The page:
8:15: What’s up with Wyman-Gordon? Economic Development chief Tim McGourthy says they’ve been “incommunicado” about an internal review of their semi-empty downtown property, despite a dozen calls. They’re expected to get back to the city during the summer, and maybe put the property back on the market in the fall. Palmieri is saying we should take it off the Economic Development calendar if Wyman-Gordon is going to be so uncooperative.
8:09: There’s a “supplemental” item not appearing on the agenda that will somehow limit street hawkers and peddlers downtown—Palmieri calls them a “negative impact” on downtown restaurants. We’re trying to figure out exactly how far the new rules go. Rick Rushton wants to hold it; Konnie Lukes gives an exasperated sigh and says, “It’s taken months to get to this point.”
8:08: Just a note that next week will be the City Manager’s evaluation. Always a fun time.
7:59: Rosen calls having booze at a golf course an example of Worcester “being a little daring….it’s a sign of growing up, a sign of progress.”
7:54: As expected, this has turned into a conversation about the feasibility of alcohol and expansion at the Golf Course. Moylan says that he believes we’d be limited to “special” event-by-event licenses, unless we had a permanent vendor providing services at the course, similar to the original situation at Union Station.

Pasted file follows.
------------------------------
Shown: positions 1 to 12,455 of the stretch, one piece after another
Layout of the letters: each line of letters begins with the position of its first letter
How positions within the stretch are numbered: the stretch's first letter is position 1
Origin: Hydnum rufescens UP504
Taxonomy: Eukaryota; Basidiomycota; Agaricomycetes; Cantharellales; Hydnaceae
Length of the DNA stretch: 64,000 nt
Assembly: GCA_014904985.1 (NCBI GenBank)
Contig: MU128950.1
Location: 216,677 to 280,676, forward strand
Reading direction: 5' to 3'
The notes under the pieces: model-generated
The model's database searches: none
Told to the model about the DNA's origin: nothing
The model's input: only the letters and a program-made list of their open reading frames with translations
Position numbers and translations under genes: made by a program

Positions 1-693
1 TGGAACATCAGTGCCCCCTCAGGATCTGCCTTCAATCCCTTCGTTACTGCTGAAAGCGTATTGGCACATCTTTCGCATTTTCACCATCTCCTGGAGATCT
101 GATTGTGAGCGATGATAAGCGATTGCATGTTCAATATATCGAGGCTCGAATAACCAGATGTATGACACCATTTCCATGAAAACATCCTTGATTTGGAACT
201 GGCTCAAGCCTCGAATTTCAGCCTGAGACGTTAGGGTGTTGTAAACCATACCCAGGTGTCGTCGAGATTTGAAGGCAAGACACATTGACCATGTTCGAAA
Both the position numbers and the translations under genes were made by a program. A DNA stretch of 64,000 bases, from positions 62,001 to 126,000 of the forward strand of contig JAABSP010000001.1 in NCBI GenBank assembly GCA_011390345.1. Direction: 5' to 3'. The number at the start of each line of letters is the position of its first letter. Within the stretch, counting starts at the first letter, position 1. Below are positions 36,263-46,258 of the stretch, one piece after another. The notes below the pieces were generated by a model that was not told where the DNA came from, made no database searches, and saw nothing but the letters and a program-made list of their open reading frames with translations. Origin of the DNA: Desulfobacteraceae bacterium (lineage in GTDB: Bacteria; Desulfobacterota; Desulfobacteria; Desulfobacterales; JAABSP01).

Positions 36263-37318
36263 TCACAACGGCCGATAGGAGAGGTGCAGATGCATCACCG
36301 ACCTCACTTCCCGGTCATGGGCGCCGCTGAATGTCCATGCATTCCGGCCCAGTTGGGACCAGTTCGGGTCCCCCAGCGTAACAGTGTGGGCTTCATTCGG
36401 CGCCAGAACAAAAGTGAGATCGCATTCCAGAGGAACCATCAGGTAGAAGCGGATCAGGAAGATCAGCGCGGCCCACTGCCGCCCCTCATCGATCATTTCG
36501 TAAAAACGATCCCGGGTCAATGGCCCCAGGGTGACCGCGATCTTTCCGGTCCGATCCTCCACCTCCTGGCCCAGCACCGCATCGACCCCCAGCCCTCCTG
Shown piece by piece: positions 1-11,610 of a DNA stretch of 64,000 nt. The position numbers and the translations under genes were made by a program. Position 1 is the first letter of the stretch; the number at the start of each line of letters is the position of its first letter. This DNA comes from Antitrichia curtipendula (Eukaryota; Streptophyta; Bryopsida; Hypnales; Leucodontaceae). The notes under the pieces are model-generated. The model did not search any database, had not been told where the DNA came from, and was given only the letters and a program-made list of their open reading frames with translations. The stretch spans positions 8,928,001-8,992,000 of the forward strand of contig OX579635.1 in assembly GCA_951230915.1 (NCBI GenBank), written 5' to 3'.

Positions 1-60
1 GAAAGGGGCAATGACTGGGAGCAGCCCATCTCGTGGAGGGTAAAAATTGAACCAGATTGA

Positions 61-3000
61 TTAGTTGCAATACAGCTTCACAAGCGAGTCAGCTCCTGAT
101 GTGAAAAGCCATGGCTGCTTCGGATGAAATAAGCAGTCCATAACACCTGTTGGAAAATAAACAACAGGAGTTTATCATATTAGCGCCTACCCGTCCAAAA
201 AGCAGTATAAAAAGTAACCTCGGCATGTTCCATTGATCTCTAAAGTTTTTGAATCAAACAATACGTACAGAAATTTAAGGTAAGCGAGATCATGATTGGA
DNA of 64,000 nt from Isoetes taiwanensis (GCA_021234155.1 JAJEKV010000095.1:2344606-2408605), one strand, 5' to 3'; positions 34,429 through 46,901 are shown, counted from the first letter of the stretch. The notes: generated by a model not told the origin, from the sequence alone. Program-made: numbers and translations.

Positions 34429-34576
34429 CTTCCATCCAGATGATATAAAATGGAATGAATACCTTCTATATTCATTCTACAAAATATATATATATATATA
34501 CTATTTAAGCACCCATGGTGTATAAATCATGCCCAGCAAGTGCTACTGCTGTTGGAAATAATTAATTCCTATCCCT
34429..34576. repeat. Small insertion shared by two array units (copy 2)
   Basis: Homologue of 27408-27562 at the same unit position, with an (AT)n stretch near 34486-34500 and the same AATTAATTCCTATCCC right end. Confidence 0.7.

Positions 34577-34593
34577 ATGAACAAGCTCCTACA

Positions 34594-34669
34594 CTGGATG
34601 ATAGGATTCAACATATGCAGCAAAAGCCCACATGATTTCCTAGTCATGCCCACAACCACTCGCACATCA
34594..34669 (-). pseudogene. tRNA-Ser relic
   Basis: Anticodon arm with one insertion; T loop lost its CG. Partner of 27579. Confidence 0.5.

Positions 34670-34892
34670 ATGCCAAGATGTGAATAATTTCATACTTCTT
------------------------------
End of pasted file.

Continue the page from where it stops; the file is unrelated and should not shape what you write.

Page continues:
7:42: DPW Commissioner Bob Moylan is calling last weekend’s golf tournament at Green Hill Golf Course a “huge success.” Profit was about $14,000—with the donated services from Gus Giordano, it was $18,000. This is sure to be what city officials point to as they move to have a semi-permanent alcohol license at the course. And sure enough, Giordano is using his soapbox to ask the council to consider allowing beer and wine at the clubhouse and on the patio.
7:35: Some major changes going through right now for taxi/livery cab rules – especially for the livery cabs. Unfortunately, the city’s document system is telling us that the maximum connections are exceeded, and we are unable to look at the full rules. We’ll give you the full list as soon as possible. But the councilors all seem pleased.
7:17: A proclamation honoring outgoing Superintendent James Caradonio is met with a standing ovation by the councilors and crowd.